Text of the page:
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David Freeze: Gotta Run

Aging gracefully with your running

Exactly 20 years ago, I didn’t think about getting older at all and thought my running would always be fast. Down deep, I knew a slowdown would come but just couldn’t grasp the idea. Every weekend meant a race, sometimes two and once, an incredible four races. Harder than any marathon I ever ran.

Last week, I had breakfast with Trudy Gale, Rowan’s Queen Emeritus of road racing. Now 60, she has won more races in Rowan than anybody ever will. And she just ran a sparkling 41:59, good for top senior grandmasters in the Winter Flight 8K. We spent part of that breakfast discussing aging and running and our expectations.

Trudy said, “Although I’m no longer looking for that personal best, I’m still serious when I race.  You put a number on me and that competitive spirit kicks in.  I could never run a race for fun. I am still going to push my body and mind as hard as I can.  Every race hurts and I have told myself often that if I can get through this, I’ll never run another race. But I do.”

She continued, “In the past, I would be so disappointed if I was injured or if something prevented me from racing.  Now, I just run a few races a year.  Generally, I choose those races that have meant something to me in the past.  I’ve only missed two Cooper River Bridge races since 1996 and I love that race.  I like to run Winter Flight because I feel like I have a “home court advantage” because I have run that course at least a hundred times in training. I was part of planning that race from the very beginning, so it is dear to my heart.   If my running is going really well, I’ll try to find a race nearby.  It hurts more at 60 than it did at 30 so I don’t enjoy racing too often.”

When we were both racing a lot, we did speed work on the track weekly, a race and a significant long run and much bigger weekly mileage. Mine has dropped from a peak of 100 miles to an average of 40. Trudy just runs four days a week currently, but I still push for seven. She does an occasional track workout and I do lots of mile repeats on the road, but it is not the same. It is impossible to run hard every day like we once did. And while the effort is there, we just can’t go as fast. Trudy said, “The one difference is that I’m not racing a lot so I don’t train nearly as hard.  I can run at a more relaxed pace and not be thinking about my next race.  In the past, I think I ran to race.  It was about chasing a better time, going for that trophy.  I enjoyed that at the time, but it was stressful.  I still get stressed before a race, but since I race less often, my runs are more relaxed, not training runs.  I can enjoy social runs with friends.”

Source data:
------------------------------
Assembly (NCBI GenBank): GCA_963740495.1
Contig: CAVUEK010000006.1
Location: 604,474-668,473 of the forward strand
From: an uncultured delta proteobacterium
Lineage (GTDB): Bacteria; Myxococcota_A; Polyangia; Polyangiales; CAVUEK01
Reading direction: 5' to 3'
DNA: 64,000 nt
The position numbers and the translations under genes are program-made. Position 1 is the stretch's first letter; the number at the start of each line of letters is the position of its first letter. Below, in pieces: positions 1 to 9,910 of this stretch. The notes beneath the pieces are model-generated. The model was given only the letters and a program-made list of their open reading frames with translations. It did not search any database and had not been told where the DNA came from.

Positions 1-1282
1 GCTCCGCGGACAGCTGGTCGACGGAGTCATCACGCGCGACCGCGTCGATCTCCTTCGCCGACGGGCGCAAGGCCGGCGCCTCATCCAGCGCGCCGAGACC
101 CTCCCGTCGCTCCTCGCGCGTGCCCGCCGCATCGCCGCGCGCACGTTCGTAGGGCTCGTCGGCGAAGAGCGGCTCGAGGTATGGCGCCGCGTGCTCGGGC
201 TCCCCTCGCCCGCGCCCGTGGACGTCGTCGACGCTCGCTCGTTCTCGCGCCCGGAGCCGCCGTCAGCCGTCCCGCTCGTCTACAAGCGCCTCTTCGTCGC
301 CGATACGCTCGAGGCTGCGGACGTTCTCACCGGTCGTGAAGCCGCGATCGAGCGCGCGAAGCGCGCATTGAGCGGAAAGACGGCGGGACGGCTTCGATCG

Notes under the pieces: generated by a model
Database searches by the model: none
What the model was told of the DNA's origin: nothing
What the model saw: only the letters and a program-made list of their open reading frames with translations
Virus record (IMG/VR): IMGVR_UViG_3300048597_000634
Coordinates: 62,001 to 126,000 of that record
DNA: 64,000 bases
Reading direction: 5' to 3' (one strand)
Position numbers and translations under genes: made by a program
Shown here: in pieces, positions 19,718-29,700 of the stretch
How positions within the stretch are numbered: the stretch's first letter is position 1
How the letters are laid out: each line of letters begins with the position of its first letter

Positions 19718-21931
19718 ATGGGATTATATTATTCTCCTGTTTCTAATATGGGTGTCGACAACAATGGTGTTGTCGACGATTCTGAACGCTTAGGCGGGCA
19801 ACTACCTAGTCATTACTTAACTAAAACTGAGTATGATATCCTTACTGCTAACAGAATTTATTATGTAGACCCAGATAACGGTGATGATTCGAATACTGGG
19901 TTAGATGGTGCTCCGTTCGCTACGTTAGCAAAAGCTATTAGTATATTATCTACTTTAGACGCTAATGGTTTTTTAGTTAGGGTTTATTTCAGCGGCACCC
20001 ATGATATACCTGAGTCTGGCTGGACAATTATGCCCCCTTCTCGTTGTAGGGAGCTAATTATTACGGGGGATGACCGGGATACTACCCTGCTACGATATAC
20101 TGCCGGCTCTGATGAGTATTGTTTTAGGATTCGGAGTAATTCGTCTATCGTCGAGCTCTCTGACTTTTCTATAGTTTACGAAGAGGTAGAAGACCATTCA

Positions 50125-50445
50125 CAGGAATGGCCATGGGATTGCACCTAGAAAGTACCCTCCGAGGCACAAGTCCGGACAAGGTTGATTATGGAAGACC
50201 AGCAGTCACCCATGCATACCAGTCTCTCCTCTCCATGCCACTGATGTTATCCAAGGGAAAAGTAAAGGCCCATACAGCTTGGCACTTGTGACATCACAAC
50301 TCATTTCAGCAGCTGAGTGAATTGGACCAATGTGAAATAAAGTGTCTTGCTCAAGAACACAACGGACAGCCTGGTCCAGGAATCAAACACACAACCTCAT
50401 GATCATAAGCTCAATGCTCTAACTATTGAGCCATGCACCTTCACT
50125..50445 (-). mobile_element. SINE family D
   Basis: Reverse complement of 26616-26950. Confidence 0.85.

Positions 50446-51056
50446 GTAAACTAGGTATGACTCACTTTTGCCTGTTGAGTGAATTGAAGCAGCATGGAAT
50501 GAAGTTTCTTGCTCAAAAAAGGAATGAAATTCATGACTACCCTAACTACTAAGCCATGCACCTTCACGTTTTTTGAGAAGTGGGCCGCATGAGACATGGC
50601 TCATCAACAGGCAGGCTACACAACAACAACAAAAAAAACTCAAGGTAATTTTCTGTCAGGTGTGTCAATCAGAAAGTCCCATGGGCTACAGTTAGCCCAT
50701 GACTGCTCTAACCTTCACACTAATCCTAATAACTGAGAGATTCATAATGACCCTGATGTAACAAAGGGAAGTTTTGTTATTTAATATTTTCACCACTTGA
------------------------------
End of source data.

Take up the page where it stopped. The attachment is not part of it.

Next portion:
I think that Trudy would agree that it seems as if we are running as hard as we did before but the times don’t show it. The effort is there. The benefits of running are still the same. Trudy said, “Running makes me feel good, it promotes good physical and emotional health, it’s a good exercise for weight control.” For me, its how I balance life. No problem is too big to be solved or at least put in perspective on the run.

As we age, our times will slow down at some point, but not the reasons to keep running. The bigger picture becomes clearer. Trudy said, “That slow down can be hard to accept, but you have to readjust your thinking and set different time goals. Really, my only goal is to run for the rest of my life.  I don’t care if I ever run another race, I just want to be able to run.  I am not a pleasant person to be around if I can’t run.  I want to be that 90 year old woman shuffling along and some youngster say, “You go girl!”

Speaking of racing, the spring season is about to crank up. The always popular and well-managed “Will Run for Food 5K” is set for next Saturday at Centenary Methodist Church. Proceeds allow church members and community volunteers to package thousands of dehydrated meals for the needy, both in the US and abroad.

Look for other upcoming events at www.salisburyrowanrunners.org

 

 

 

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